Coronavirus Chronicles — Obesity, Cause, Effect, and Distance

In June, Liji Thomas, M.D., pondered the question, “Obesity and COVID-19: Cause or effect?” She wrote,

Earlier studies have shown that diabetes figures could well rise in India, and childhood obesity in Italy, which will result in many more future deaths directly attributable to COVID-19, as well as indirectly caused by BMI-dependent cardiometabolic conditions.

Physical isolation and social distancing are of course very important in preventing infection by the virus. In the past few weeks, researchers have gained a lot of knowledge. It now appears that the virus can spread much more efficiently than was previously suspected. People should probably be isolating even more, and staying even farther apart.

The survival sweepstakes

Lockdown conditions mean that people do not travel far from home. No matter low their daily step count may have been before, when rules are made against movement, they take even fewer steps. They burn fewer calories and accumulate more weight. Under these conditions, one school of thought holds that figuring out a way to somehow get regular exercise is vital, on an equal footing with quarantine and physical distancing.

Chronic, underlying, pre-existing disease makes coronavirus worse. Of that there is no doubt. Can conscientious and purposeful exercise make it better? When a person who is in great shape catches COVID-19, does it stay for a shorter course than it otherwise would have? Will it be less damaging? Could it give up that nasty trick of lingering undetected, only to make a resurgence?

Dr. Thomas discusses a current observational study that asks how exercise-related factors shape the politics of lockdown:

[I]t indicates that the “burden of chronic diseases, even with a 3-month lockdown, may lead to a greater burden of excess deaths, highlighting avoidance of BMI gain and physical activity as public health priorities during the pandemic.

[R]ather than obesity, the target of health interventions should be the chronic diseases often associated with it, which are the determinants of the excess deaths.

Those are some very deep words. Maybe paying attention to them could help end the perceived stigma of obesity. A shift to deploring the poor condition of a heart, rather than the presence of an overcoat of fat all around it, might make a difference in how people act, in taking care of themselves and others.

What was that, about staying farther apart?

Using what has been called “a very clever measurement technique,” researchers studied the behavior of the floating virus. A paper that has not yet been peer-reviewed describes it:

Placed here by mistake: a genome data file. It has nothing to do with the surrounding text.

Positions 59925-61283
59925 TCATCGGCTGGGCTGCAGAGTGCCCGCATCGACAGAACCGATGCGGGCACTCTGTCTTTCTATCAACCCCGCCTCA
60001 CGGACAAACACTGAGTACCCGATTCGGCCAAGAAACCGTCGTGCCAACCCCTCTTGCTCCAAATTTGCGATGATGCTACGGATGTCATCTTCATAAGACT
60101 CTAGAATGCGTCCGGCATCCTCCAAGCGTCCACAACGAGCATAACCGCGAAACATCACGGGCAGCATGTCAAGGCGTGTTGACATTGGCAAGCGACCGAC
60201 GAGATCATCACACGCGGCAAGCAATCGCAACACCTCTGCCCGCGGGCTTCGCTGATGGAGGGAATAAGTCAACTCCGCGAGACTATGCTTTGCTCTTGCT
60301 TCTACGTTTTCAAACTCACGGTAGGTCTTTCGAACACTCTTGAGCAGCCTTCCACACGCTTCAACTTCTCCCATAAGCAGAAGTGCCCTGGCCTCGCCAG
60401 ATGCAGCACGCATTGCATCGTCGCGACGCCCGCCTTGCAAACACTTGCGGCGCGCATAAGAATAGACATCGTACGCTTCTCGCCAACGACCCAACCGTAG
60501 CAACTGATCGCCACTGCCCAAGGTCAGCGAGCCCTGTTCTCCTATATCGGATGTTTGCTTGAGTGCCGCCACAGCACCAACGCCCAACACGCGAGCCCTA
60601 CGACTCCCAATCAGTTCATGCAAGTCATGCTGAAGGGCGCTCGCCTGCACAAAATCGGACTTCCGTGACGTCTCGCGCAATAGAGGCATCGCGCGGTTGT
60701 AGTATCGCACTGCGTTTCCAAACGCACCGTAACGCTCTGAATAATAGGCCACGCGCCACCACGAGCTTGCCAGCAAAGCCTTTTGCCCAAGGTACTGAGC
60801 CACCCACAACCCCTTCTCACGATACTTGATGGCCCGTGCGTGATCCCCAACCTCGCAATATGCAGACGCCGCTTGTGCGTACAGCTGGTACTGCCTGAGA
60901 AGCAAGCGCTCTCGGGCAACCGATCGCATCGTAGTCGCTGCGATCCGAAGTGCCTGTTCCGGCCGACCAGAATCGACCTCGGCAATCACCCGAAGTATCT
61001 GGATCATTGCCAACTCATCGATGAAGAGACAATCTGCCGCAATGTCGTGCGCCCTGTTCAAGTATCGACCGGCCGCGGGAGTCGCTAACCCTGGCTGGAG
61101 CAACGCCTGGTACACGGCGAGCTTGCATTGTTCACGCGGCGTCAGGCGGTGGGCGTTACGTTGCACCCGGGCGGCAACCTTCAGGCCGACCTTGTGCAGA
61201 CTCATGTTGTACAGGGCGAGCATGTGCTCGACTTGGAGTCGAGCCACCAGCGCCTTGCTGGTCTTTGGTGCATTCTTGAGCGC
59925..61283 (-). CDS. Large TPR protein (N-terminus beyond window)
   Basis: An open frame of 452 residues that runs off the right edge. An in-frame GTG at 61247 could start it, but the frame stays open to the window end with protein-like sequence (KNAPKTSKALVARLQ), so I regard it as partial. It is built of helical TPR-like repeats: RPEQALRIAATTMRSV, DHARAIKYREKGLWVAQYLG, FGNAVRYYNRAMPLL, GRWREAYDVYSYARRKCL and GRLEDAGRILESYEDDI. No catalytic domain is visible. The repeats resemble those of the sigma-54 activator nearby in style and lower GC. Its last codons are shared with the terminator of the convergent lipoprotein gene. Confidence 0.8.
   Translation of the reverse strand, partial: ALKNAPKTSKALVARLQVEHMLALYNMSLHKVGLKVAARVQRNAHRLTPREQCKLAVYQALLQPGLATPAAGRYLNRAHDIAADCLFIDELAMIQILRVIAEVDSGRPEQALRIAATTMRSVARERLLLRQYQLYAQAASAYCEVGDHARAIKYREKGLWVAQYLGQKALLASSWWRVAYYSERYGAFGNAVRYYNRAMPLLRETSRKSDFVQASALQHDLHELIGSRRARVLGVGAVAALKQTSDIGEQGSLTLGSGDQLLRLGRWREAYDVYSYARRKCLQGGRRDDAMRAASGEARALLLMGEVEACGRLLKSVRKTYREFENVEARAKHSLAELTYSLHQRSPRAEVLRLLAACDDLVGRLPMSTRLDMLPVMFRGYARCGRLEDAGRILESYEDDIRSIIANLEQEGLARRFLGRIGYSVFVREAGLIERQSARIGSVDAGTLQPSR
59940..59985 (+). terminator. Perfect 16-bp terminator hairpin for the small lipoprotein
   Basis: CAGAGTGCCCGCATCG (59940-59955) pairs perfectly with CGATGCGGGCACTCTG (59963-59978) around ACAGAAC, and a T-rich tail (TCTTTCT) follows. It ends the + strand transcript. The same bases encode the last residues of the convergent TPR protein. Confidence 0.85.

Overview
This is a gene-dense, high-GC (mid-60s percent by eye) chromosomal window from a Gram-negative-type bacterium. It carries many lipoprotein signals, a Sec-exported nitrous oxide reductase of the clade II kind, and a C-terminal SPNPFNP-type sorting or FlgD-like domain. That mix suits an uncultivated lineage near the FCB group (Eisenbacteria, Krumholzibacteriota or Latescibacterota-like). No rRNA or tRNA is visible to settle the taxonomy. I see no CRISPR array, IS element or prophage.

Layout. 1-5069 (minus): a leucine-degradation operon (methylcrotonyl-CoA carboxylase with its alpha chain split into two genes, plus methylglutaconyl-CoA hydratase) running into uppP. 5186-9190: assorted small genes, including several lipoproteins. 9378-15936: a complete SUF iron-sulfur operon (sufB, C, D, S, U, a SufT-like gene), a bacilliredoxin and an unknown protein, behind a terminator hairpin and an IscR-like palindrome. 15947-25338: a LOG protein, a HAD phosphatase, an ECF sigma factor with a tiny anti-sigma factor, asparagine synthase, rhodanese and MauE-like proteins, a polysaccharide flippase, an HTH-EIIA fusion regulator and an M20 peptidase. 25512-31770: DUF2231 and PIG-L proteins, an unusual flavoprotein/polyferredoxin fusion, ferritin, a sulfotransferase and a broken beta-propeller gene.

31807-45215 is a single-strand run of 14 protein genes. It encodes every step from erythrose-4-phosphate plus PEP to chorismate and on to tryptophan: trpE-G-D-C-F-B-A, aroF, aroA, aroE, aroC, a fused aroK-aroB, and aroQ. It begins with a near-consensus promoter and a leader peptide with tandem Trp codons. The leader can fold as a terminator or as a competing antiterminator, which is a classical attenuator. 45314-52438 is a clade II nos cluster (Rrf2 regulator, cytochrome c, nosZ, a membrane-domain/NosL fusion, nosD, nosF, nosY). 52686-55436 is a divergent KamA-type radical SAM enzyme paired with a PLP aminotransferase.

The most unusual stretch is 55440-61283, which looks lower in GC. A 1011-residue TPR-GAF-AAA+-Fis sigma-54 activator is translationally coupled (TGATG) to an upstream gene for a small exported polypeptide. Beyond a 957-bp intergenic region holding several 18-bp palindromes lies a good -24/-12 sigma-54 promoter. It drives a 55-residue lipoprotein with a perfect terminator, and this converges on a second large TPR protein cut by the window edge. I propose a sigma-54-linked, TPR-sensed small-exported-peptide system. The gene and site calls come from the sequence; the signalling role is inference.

A research team at the University of Florida succeeded in isolating live virus from aerosols collected at a distance of seven to 16 feet from patients hospitalized with Covid-19 — farther than the six feet recommended in social distancing guidelines.

The team used two samplers, one about seven feet from the patients and the other about 16 feet from them. The scientists were able to collect virus at both distances and then to show that the virus they had plucked from the air could infect cells in a lab dish.

If it turns out that viable virus can be cultured out of the air — this is big news. But the bigger news is, we might be kidding ourselves about this social distance thing. Some scientists go so far as to say that indoors, the supposed six-foot rule is invalid, and only leads us to feel safe when we are not.

Dr. Thomas’ article contains some amazing illustrations that visualize how, why, and how far the droplets travel.

Your responses and feedback are welcome!

Source: “Obesity and COVID-19: Cause or effect?,” News-Medical.net, 06/25/20
Source: “‘A Smoking Gun’: Infectious Coronavirus Retrieved From Hospital Air,” NYTimes.com, 08/11/20
Image by Tom Driggers/CC BY 2.0

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OVERWEIGHT: What Kids Say explores the obesity problem from the often-overlooked perspective of children struggling with being overweight.

About Dr. Robert A. Pretlow

Dr. Robert A. Pretlow is a pediatrician and childhood obesity specialist. He has been researching and spreading awareness on the childhood obesity epidemic in the US for more than a decade.
You can contact Dr. Pretlow at:

Presentations

Dr. Pretlow’s invited presentation at the American Society of Animal Science 2020 Conference
What’s Causing Obesity in Companion Animals and What Can We Do About It

Dr. Pretlow’s invited presentation at the World Obesity Federation 2019 Conference:
Food/Eating Addiction and the Displacement Mechanism

Dr. Pretlow’s Multi-Center Clinical Trial Kick-off Speech 2018:
Obesity: Tackling the Root Cause

Dr. Pretlow’s 2017 Workshop on
Treatment of Obesity Using the Addiction Model

Dr. Pretlow’s invited presentation for
TEC and UNC 2016

Dr. Pretlow’s invited presentation at the 2015 Obesity Summit in London, UK.

Dr. Pretlow’s invited keynote at the 2014 European Childhood Obesity Group Congress in Salzburg, Austria.

Dr. Pretlow’s presentation at the 2013 European Congress on Obesity in Liverpool, UK.

Dr. Pretlow’s presentation at the 2011 International Conference on Childhood Obesity in Lisbon, Portugal.

Dr. Pretlow’s presentation at the 2010 Uniting Against Childhood Obesity Conference in Houston, TX.

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